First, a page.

St Lucia may be accustomed to big storms, but the tiny Caribbean island probably didn't know what hit it when it found itself sprawled across the British tabloid press 18 months ago. England's cricketers were based on the island for the 2007 World Cup and Andrew "Freddie" Flintoff had to be rescued from a pedalo that he had managed to steer into Rodney Bay in a drunken stupor.
Before then, St Lucia's claim to fame was that it had more Nobel Prize winners per capita than any other country in the world. The number is two, by the way: economist Sir Arthur Lewis and writer Derek Walcott. But the influx of some 10,000 fans from the UK on to St Lucia's 240 square miles for the showpiece sporting event has changed life on the island for ever. There are far more lucrative prizes up for grabs.
The island had been warned of the impending English invasion back in 2004, and several hotels went up, including the eco-resort Discovery at Marigot Bay and the boutique Jade Mountain at Anse Chastanet. But the shortfall in accommodation was still enormous, and a Home Hospitality Programme was set up to allow residents to let their homes to fans.
The "Barmy Army" will be back in April for the final match of England's tour of the Caribbean, a one-day international at the Beausejour stadium in Gros Islet, and they will find considerably more choice in terms of where to stay. But even though the cricket fans tend to spend thousands following the team around the world, they may blanch at the luxurious end of the market.
The Landings Rock Resort was in the vanguard of this cultural revolution. It went into construction in Rodney Bay, just down the beach from Gros Islet, two months after the World Cup. It was followed by Ritz-Carlton and Westin Le Paradis. Property is 40 per cent cheaper than in Barbados, and St Lucia is still building.
The Landings completed its second phase of development in September, and will ultimately offer 231 one- to three-bedroom suites, with the largest rooms on the island. Many look out on the clear bay beneath the old British fort at Pigeon Island, while the rest overlook an artificial lagoon which snakes through the hotel complex with the mountains of the rainforest clustering behind. The three-bedroom suites, all 2,300sq ft of them, have balconies 60ft wide and some have Jacuzzis on them just in case you can't make it the whole 20 yards to the warm waters of the Caribbean sea.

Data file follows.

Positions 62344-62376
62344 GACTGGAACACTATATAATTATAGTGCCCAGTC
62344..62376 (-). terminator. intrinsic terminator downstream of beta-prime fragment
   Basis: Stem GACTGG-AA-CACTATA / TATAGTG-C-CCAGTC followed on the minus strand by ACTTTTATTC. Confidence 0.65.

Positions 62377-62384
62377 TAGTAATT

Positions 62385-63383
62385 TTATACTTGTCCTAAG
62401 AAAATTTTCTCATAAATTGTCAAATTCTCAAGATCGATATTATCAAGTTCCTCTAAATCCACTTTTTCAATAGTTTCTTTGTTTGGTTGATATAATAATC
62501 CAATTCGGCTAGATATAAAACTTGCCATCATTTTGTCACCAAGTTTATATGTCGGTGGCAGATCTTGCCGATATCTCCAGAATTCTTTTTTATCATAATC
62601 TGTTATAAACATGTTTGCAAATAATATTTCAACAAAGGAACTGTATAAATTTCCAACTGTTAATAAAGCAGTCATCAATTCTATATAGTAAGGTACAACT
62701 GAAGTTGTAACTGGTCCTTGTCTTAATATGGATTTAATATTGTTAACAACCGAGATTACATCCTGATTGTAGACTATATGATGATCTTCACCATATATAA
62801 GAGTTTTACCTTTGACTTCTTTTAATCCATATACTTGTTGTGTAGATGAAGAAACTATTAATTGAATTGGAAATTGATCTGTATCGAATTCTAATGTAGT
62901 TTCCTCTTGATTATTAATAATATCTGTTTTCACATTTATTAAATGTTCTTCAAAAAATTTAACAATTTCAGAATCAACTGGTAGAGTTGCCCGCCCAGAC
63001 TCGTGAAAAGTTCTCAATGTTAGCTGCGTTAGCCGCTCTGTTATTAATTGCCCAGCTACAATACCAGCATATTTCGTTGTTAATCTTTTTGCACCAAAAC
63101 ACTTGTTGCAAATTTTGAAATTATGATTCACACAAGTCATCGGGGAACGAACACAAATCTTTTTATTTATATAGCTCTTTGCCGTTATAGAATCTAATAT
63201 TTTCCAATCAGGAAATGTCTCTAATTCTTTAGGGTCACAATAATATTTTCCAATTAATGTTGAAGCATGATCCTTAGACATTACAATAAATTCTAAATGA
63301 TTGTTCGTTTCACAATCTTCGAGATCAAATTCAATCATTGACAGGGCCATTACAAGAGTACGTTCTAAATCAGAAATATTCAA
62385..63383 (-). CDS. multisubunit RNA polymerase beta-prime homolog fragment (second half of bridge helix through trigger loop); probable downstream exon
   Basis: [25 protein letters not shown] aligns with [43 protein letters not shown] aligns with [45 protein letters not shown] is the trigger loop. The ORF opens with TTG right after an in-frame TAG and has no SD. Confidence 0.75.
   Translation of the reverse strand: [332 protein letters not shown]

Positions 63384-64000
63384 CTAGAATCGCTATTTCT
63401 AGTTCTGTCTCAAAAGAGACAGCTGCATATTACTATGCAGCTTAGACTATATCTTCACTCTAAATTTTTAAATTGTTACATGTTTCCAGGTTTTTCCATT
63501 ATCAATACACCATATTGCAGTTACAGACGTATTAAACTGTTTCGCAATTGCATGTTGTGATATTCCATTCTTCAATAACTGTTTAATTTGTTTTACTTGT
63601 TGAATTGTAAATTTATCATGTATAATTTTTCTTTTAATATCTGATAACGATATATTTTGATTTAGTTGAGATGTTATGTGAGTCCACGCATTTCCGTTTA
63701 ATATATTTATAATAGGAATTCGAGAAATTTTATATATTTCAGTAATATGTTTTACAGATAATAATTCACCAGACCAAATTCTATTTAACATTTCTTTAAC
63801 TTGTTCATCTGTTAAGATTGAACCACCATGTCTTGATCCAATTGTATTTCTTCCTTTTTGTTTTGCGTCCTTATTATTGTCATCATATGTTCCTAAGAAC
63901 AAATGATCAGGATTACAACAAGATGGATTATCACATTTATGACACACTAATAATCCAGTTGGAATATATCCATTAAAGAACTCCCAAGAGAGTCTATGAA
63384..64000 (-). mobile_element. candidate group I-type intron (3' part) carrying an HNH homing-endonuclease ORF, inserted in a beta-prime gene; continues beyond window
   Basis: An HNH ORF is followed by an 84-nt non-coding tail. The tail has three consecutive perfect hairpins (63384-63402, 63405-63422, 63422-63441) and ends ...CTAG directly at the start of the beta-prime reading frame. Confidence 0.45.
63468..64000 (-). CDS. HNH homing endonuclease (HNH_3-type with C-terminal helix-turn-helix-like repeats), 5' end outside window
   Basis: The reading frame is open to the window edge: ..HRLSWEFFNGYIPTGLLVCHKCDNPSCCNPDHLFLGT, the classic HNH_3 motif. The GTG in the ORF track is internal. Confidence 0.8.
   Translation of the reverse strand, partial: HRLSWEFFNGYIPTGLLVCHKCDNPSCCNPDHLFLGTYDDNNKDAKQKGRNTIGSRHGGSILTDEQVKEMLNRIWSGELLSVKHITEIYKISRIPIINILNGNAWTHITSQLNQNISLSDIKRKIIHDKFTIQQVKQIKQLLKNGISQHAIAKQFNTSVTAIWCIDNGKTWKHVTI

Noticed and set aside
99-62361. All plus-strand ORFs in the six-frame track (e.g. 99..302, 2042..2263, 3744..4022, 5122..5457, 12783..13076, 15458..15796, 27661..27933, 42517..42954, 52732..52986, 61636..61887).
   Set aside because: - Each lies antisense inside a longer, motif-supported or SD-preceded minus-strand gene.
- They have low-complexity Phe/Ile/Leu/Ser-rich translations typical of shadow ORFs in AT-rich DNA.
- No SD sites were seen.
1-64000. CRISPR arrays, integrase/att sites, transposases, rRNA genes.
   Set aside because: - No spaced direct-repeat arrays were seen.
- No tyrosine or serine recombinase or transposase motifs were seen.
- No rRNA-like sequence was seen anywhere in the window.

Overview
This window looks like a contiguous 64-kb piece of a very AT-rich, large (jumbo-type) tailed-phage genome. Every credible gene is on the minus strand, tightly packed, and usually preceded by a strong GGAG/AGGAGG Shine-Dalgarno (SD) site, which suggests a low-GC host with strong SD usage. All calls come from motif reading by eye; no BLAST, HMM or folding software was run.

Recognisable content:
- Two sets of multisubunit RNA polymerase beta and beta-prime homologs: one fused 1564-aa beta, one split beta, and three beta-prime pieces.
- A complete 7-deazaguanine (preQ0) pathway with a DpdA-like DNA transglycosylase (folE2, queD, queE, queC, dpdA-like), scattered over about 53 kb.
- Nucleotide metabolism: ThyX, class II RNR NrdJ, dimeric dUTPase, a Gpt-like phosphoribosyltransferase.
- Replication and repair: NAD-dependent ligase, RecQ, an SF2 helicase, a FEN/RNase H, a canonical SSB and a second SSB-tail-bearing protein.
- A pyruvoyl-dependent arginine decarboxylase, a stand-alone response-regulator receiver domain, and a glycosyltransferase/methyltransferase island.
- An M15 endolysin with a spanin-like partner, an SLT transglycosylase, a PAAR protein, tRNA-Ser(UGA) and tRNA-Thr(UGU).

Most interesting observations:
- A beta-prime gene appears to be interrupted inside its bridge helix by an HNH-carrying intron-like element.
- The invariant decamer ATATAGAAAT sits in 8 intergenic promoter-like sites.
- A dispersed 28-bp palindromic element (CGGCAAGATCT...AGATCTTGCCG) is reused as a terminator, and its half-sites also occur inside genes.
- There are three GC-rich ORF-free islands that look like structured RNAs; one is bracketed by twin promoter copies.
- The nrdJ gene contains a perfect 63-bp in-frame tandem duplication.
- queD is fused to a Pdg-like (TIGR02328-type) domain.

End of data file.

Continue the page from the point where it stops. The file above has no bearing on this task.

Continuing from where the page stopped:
There is a deeply romantic Beach Club restaurant whose decks stretch out above the lapping waves, providing an unbeatable setting to sip cocktails as the sun sets over the Pigeon Island peninsula. A second, gourmet restaurant opened in September in the elegant four-storey pavilion that greets guests when they arrive. This is the architectural showpiece of the resort and home to some of the multimillion-pound suites that will crown the development.
The injection of capital has not pleased all its residents. Hendricks, who helps to run a catamaran service, is worried that the boom in tourism could be to the detriment of more traditional sources of income such as farming. Then there's Stella, who runs a Rastafarian roadside bar in Gros Islet. She worries about the threat to local traditions after she was forced to close down her nightclub because authorities deemed that it wasn't the right sort of place for the new St Lucia.
The Pirates of the Caribbean was filmed along the coast of St Lucia, and the ship used in the film now ferries tourists around Rodney Bay. As dusk settles over the Black Pearl, it's easy to think that there will be plenty more plundering of the island's resources during the next few years. For now, the richest treasures are on display.
How to get there
Return flights to St Lucia with Virgin Atlantic (08705 747 747; virgin-atlantic.com ) cost from £663 per person until 5 December and from 1 January to 31 March 2009.
The Landings St Lucia (0800 731 8137; rockresorts.com ) offers seven nights in a two-bedroom deluxe harbourfront villa from £1,009 for two people until 1 April 2009, including transfers, taxes and a resort fee which includes certain watersports and local transport.